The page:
Companies need a “portal” that enables them to streamline their processes and organize their global transfer pricing documentation. Such a tool should make it easy for the MNE to facilitate worldwide collaboration among professionals within the company and among its advisors by incorporating project management tools, tracking capabilities and communication across the globe. We have introduced Trans-Portal, a comprehensive solution with features designed to:
- Organize global transfer pricing documentation
- Collect data, perform research and analyze transfer pricing risks
- Update transfer pricing documentation (Master and Local files) efficiently
- Collaborate with colleagues across the globe to coordinate joint efforts
- Validate transfer pricing documentation by transfer pricing specialists
Trans-Portal’s purpose is to fulfill these fundamental needs. This intuitive, easy to use solution is designed to meet the market’s appetite for support to automate data collection; organize transfer pricing documentation such as the master file and local files, benchmarking studies and intercompany agreements; and manage transfer pricing risks. At the same time, Trans-Portal enables global teamwork both within the enterprise and with the company’s external service providers.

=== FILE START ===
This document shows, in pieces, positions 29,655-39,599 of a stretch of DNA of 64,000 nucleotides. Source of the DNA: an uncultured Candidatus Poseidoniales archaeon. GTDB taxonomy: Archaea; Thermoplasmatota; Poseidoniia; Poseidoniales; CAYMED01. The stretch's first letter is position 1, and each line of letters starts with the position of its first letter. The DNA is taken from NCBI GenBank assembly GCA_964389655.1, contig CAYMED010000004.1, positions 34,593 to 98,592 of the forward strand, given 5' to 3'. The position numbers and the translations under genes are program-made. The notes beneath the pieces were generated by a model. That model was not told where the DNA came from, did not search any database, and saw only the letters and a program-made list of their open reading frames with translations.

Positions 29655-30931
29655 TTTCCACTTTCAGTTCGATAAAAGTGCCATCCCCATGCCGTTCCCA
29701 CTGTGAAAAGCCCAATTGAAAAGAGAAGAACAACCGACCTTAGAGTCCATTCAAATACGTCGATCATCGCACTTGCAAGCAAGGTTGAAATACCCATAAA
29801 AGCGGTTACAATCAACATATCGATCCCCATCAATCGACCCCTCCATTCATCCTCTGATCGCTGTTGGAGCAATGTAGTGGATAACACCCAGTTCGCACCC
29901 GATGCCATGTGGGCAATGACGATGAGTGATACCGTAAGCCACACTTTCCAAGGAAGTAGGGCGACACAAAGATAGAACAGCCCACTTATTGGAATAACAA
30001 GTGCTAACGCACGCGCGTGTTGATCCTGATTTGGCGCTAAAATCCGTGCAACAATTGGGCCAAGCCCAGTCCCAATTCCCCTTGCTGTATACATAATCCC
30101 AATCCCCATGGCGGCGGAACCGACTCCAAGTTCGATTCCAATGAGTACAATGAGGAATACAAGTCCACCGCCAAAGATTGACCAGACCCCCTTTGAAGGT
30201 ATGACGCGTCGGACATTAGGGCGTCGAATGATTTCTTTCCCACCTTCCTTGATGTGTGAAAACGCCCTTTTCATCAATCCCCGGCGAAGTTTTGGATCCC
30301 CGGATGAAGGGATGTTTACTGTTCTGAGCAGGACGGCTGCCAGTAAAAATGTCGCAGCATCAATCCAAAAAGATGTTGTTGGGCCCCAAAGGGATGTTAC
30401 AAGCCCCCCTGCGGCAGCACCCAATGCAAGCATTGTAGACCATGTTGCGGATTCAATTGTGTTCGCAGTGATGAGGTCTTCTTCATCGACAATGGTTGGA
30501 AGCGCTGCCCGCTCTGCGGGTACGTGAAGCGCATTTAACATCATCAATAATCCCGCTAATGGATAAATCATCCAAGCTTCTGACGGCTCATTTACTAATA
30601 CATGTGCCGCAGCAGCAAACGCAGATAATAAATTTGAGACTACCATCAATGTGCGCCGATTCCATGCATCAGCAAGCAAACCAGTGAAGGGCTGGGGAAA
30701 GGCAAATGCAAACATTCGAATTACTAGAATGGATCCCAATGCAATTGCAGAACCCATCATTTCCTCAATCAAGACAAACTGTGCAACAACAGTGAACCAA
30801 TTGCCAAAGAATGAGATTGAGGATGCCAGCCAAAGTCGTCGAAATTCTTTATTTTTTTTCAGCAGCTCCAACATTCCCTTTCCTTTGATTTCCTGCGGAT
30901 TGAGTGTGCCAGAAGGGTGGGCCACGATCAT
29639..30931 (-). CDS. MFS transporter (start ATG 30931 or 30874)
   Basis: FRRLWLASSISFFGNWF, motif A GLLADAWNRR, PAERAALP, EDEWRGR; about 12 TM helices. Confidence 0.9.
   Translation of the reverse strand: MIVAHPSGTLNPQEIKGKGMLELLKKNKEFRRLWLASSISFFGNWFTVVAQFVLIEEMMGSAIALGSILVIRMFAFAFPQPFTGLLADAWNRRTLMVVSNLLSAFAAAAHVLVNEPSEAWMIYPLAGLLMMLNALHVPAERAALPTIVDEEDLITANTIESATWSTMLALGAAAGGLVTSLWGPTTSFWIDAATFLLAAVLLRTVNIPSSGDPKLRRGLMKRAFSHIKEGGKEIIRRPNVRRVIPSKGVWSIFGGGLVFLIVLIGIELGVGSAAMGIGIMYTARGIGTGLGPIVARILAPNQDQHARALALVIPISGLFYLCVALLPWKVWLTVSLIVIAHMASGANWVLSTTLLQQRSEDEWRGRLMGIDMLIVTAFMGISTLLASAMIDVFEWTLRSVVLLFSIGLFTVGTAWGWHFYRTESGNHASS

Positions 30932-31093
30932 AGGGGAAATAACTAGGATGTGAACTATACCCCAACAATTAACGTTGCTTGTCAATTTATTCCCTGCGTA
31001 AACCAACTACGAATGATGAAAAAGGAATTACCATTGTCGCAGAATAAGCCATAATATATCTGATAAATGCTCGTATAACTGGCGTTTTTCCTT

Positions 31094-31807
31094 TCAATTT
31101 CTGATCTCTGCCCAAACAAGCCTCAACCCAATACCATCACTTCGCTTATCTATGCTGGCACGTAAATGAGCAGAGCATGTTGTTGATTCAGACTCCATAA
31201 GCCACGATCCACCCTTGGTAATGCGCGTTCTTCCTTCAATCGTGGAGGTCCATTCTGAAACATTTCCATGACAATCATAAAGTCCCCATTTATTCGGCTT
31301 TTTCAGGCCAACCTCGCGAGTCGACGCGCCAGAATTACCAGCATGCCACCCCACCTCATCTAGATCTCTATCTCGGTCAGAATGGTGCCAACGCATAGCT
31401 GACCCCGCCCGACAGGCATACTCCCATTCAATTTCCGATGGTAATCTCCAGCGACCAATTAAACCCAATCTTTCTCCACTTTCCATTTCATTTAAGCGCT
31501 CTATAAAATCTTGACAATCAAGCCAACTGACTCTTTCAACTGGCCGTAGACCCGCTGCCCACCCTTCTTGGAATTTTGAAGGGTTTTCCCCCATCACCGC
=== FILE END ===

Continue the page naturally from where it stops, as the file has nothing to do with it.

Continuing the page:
Tour Trans-Portal To Manage Transfer Pricing Documentation
In this third article in our Looming Transfer Pricing Exams & IRS Preparedness Measures series, we highlight and summarize the essential aspects of the IRS’s Transfer Pricing Examination Process (TPEP) Execution Phase.
The Execution Phase immediately follows the opening conference and consists of continued risk assessment, fact finding, information gathering, and issue development. Stages of issue development include determining the facts, applying the law to those facts, and understanding the various tax implications of the issue. The issue team is advised to make every effort to resolve factual differences with the taxpayer.
On February 11, 2020, the OECD issued its final Transfer Pricing Guidance on Financial Transactions in a 46 page document which the OECD widely disseminated and which can be found on the OECD website. The report builds on the discussion contained in the non-consensus Discussion Draft on Financial Transactions published in July 2018 (“2018 Discussion Draft”). As the guidance is final, it will likely be heavily relied upon by many tax authorities when scrutinizing financial transactions.
The guidance contains five sections:
1. Interaction With Guidance In Section D.1 of Chapter 1
2. Treasury function
3. Financial Guarantees
4. Captive Insurance
5. Risk-Free And Risk-Adjusted Rates of Return